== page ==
Pope summons world’s top bishops to Rome

Protecting minors and vulnerable adults from abuse will be discussed at a special meeting at the Vatican next February.

Pope Francis has called all the presidents of the world’s Bishops’ Conferences to attend the meeting.

Francis called the meeting after consulting the Council of Cardinal Advisors (also called the C9) at their meeting in Rome earlier this week.

A Vatican report says the cardinals and the pope discussed abuse in the church at some length.

According to a statement from the Holy See’s Press Office, the C9 has “expressed its full solidarity with Pope Francis with regard to the events of recent weeks, aware that in the current debate the Holy See is about to make the eventual and necessary clarifications.”

Although the pope meets frequently with groups of bishops from particular countries, a pontiff has never before called all the presidents of the world’s bishops’ conferences to Rome.

The situation is so unprecedented that when asked during the briefing how many national bishops’ conferences there are across the globe, spokesperson García did not have an immediate answer.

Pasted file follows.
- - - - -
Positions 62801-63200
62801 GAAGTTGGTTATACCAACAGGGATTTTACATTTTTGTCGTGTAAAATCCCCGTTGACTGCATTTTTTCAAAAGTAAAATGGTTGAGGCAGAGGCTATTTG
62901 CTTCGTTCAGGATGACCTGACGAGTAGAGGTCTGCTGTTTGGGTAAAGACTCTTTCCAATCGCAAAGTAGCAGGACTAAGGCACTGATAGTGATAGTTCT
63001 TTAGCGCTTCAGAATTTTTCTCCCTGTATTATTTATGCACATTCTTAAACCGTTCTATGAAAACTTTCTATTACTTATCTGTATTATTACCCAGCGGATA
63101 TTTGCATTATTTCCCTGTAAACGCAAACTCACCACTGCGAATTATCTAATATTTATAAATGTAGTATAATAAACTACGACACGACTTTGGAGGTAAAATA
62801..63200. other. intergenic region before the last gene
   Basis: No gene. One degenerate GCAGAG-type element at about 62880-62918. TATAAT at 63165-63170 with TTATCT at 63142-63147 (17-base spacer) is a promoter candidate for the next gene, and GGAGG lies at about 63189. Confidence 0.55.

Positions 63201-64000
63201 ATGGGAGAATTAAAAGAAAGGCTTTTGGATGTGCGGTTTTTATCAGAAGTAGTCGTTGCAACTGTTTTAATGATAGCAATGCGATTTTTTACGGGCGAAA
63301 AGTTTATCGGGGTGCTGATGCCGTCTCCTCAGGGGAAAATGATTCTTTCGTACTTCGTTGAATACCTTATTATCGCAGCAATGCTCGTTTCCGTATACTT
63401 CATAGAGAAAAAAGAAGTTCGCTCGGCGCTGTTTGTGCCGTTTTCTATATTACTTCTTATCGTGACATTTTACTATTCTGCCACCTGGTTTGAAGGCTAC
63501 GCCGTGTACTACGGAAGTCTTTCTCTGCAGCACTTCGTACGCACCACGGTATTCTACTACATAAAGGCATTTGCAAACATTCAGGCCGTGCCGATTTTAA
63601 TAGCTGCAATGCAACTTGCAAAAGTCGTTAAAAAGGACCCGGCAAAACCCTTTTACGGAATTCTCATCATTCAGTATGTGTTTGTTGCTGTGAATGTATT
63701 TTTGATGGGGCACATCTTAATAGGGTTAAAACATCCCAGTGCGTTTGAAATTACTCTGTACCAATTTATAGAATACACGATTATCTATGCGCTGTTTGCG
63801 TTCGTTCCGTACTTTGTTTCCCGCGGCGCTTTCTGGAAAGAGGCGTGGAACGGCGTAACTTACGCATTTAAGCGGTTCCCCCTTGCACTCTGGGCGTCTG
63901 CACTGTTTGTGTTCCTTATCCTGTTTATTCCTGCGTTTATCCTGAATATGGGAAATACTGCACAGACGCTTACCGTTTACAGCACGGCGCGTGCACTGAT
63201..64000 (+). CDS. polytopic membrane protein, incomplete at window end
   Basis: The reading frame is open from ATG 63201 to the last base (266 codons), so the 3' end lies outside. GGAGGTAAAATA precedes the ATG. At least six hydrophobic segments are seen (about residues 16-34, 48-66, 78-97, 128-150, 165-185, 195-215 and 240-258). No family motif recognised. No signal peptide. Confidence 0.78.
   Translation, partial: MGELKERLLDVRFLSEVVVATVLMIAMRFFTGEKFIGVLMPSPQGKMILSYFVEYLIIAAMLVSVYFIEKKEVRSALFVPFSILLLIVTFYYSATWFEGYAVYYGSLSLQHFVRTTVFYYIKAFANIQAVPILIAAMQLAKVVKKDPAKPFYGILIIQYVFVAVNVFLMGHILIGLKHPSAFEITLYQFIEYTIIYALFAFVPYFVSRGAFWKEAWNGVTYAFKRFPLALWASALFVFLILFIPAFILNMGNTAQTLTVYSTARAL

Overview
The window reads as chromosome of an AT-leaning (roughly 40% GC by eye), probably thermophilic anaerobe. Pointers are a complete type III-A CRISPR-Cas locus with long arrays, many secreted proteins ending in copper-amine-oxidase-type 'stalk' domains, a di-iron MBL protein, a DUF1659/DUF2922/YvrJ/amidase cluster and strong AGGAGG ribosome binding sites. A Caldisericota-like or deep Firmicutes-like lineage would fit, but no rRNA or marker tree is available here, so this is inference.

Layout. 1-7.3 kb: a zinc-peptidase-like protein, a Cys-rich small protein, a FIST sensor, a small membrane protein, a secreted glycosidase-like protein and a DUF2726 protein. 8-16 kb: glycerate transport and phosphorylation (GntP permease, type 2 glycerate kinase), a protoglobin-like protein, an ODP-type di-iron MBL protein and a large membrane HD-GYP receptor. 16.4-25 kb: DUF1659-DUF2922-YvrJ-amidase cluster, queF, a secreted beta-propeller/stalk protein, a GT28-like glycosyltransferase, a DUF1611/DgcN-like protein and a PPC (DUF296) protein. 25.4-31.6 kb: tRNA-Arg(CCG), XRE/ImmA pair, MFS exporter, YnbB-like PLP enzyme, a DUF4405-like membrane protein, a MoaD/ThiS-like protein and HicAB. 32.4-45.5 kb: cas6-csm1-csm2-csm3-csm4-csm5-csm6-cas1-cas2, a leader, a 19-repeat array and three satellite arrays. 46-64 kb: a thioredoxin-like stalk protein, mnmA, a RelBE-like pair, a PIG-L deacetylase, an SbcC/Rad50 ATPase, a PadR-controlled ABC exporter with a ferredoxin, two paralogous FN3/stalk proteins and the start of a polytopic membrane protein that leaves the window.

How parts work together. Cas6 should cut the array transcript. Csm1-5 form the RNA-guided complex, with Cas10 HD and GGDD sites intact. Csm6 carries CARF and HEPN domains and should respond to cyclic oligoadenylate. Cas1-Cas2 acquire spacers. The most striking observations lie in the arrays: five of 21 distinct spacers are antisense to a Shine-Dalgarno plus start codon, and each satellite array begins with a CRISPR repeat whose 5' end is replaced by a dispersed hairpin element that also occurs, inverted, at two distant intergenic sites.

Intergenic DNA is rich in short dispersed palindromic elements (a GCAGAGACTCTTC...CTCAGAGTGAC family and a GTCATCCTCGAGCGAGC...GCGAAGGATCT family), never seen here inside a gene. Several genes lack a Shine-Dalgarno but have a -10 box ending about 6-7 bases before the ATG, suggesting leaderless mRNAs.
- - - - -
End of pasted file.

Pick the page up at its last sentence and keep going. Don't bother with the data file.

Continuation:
US Cardinal Blase Cupich says the Pope’s call to Rome is of “utmost importance” and “indicates once again that the pope is serious about addressing sexual abuse by clergy as a top priority in the global church.

“Pope Francis has demonstrated this resolve time and again through a series of concrete actions including removing bishops and cardinals, frequently visiting with victim survivors, and admitting his own mistakes,” Cupich says.

“We are blessed to have the Holy Father’s leadership.”

Current data shows there are at least 114 national conferences of bishops in the Latin church and 21 synods, councils and assemblies of Eastern-rite Catholic Churches.

The upcoming summit has been likened to a Synod of Bishops, when Catholic bishops from around the world come to Rome for discussions on a set topic.

Massimo Faggioli, a professor of historical theology at Villanova University, says Francis’ calling of the presidents of the conferences to Rome was a “change of course” from previous pontificates.

Faggioli says there was “more emphasis on the individual bishop’s authority and less on the bishops’ conferences,” under John Paul II and Benedict XVI.

“The abuse crisis has changed this,” he says.

“This rebalancing is one of the effects of the abuse crisis on Catholic ecclesiology.”


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